Meanwhile, charters employ a disproportionate number of Teach for America (TFA) teachers, as compared to the traditional public schools, who have limited professional preparation in the areas of K-12 public education; approximately three-fourths of them leave after two years. The TFA organization also receives the overwhelming majority of its financing from the Cartel and its allies. What we have here is a coordinated approach to the destabilization/elimination of public education as we know it.

Betsy DeVos, who will lead this national program to increase the number of voucher and corporate charter schools, is virtually assured of a quick confirmation as U.S. Education Secretary next week as she has a number of Republican and Democratic U.S. Senators in her political debt. For example, Sen. Cory Booker (D-NJ) was so opposed to Trump's attorney general nominee, Sen. Jeff Sessions (R-AL), that he broke precedent this week “ ... to testify against (his) Senate colleague ….” during his vetting by the U.S. Senate’s Judiciary Committee over Sessions’ civil rights record. Yet Booker will vote for the approval of Betsy DeVos, although she has single-handedly undermined traditional public education throughout the nation.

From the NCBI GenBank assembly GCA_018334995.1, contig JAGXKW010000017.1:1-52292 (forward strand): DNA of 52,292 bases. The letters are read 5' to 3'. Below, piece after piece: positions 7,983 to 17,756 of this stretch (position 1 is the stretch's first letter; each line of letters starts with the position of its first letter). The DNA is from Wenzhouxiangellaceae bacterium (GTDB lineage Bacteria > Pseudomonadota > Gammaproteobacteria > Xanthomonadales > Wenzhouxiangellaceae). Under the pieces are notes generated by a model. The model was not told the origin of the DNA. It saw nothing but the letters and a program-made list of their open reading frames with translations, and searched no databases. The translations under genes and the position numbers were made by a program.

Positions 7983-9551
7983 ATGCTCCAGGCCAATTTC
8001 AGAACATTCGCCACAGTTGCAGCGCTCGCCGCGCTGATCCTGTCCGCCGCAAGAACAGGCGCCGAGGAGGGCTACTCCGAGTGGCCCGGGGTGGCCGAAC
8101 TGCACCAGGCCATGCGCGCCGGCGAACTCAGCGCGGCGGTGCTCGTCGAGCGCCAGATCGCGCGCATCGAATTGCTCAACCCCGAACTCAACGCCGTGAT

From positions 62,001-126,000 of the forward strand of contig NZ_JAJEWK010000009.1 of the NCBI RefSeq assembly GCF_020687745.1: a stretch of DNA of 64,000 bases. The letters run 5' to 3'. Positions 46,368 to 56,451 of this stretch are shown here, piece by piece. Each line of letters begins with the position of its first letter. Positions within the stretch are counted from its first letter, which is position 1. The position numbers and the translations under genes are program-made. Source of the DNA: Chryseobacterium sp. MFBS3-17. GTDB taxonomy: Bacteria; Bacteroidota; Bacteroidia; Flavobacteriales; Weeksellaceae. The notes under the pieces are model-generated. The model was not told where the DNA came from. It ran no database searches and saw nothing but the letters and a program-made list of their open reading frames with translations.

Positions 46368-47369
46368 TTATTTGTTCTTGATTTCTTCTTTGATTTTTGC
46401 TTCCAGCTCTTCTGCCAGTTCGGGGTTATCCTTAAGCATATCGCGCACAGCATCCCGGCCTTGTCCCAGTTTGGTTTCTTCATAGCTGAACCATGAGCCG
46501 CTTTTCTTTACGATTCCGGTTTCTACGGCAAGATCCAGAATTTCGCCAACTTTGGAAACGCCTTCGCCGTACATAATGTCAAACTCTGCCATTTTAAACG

He has been accused of attacking Sessions (who will be confirmed by the way) as a way to burnish his standing among the Democratic Party’s progressive wing, as he prepares to run for president in 2020, in order to deflect attention away from his role in promoting the privatization of public education in New Jersey and across the nation and to counter former Massachusetts Gov. Deval Patrick who is also being encouraged to become a 2020 Democratic presidential candidate.

links to all 20 parts of the opening series Columnist, Dr. Walter C. Farrell, Jr., PhD, MSPH, is a Fellow of the National Education Policy Center (NEPC) at the University of Colorado-Boulder and has written widely on vouchers, charter schools, and public school privatization. He has served as Professor of Social Work at the University of North Carolina at Chapel Hill and as Professor of Educational Policy and Community Studies at the University of Wisconsin-Milwaukee. Contact Dr. Farrell.